Quality assurance (QA) has long been considered one of those necessary evils of the contact center world. The list of reasons why reps have historically disliked QA is long and complicated, and primarily can be boiled down to the fact that QA was originally invented in a manufacturing context to catch flaws or mistakes. And while it is important that each widget on the assembly line of an automobile plant is attached to the car in the exact same way, the same simply cannot be said about the contact center—at least not anymore. Yes, there was a time when the call center felt a lot like an assembly line…repeat the same script, solve the same rote problems, and do it as quickly as possible. You may have heard us describe that kind of environment as the “factory of sadness.” In the factory of sadness, QA exists as a checklist to ensure a “consistent” customer experience. What it quickly become is a big brother listening tool designed to catch a rep say something wrong or miss a step in a process. Not only does this drive disengagement, but it doesn’t help your reps improve their skills.
Good news! You don’t have to be the factory of sadness. Your reps aren’t assembly line workers—they are knowledge workers serving customers with complex issues and high expectations. But what we find is that the QA process is slow to change, and in many organizations doesn’t reflect the type of experience that leaders know their customers want. I’d be willing to bet that, in the last 12 months, you or someone in your service organization have listened to a “perfect call” according to your QA scorecard that was far, far removed from “perfect” in the eyes of the customer.
What we need now is a QA evaluation that is focused on behaviors, not check-the-box things like saying the customer’s name three times. Here at Challenger, we work with organizations to adopt this type of a behavior-based QA framework, starting with a diagnostic to help select the right competencies for each organization. Having done this with a number of companies across the last five years or so, the Effortless Experience team spent some time this fall reviewing our list of competency options and culling it down to the ones that are most used by our clients and have the biggest impact on the customer experience. We also wanted to simplify areas of overlap or interdependencies between competencies that can lead to the dreaded “double-ding” during an evaluation. Some of the competencies that got cut were not surprising (e.g., “resilience”, which is a fantastic trait but proves exceptionally difficult to assess via QA listening). On the other hand, there were a few eliminations that felt a little, well, BOLD. Case in point: we’ve removed “issue diagnosis” AND “issue resolution.”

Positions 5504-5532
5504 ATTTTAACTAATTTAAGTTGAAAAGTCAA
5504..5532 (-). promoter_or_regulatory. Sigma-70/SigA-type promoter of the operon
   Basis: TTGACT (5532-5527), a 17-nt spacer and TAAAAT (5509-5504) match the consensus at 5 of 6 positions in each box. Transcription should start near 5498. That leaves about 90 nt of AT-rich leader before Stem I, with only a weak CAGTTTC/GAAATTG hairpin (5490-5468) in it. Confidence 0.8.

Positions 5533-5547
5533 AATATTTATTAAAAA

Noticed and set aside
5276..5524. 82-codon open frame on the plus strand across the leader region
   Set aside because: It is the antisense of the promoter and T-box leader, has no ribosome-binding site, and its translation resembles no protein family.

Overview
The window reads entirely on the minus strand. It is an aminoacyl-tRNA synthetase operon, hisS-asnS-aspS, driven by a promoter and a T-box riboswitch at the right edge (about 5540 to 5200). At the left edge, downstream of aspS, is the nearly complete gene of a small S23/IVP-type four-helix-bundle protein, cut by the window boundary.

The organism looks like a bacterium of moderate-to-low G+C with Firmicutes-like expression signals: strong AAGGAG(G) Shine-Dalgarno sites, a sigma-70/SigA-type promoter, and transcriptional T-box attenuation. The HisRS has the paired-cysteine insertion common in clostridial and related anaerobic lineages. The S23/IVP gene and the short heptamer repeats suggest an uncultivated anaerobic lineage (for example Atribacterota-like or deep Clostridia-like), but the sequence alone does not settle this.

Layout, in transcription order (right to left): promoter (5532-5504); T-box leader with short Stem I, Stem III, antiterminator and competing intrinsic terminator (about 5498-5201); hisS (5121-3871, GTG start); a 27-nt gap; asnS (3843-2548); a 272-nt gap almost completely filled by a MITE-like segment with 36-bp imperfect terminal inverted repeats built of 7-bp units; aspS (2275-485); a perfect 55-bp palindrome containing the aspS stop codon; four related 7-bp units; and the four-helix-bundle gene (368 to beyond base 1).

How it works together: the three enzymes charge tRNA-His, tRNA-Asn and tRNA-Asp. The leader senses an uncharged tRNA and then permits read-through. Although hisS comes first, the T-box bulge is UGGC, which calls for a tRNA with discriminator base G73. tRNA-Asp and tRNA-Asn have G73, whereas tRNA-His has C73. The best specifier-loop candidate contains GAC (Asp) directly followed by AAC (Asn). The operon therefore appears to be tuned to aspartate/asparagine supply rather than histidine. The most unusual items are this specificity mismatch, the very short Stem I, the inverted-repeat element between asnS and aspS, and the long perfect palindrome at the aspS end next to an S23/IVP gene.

“Issue resolution” was a little less scandalous of a choice because frequently clients will observe that there are so many things outside a rep’s control when it comes to issue resolution that it just doesn’t seem fair to have it on the scorecard—and sometimes the QA team lacks the ability to verify that resolution occurred completely. Furthermore, issue resolution can feel a bit binary (did you or didn’t you resolve the issue), and the goal of a behavior-based framework like ours is to help evaluate how well the behavior was demonstrated, not just that it was demonstrated at all.
“Issue diagnosis”, however, was a little harder to release. After all, reps need to correctly identify an issue before they can successfully solve it for the customer. Ultimately, as we examined overlap with some of our other competencies, what we determined is that Issue Diagnosis is actually an outcome, not a behavior in and of itself. Issue Diagnosis is dependent on a host of other skills and behaviors (e.g., product knowledge, purposeful small talk, acknowledging baggage, active listening), so moving forward we’ll focus our clients on addressing those root cause behaviors. This increases the chances that the QA evaluation starts to improve rep performance instead of just pointing out errors.
Removing Issue Diagnosis from the scorecard and focusing on the root cause behaviors instead is also a “win” for your supervisors. This is because your QA outputs are your coaching inputs. If we are feeding supervisors a QA evaluation that simply is focused on metrics or outcomes (like issue diagnosis or issue resolution), we’re increasing the chances that “spreadsheet coaching” will take place instead of behavior-based coaching.
Ultimately, issue diagnosis and issue resolution both remain extremely important to the overall customer service experience. However, if the goal of QA is to find areas where reps can improve their behaviors to drive better outcomes for customers, then we should focus the evaluation on behaviors alone.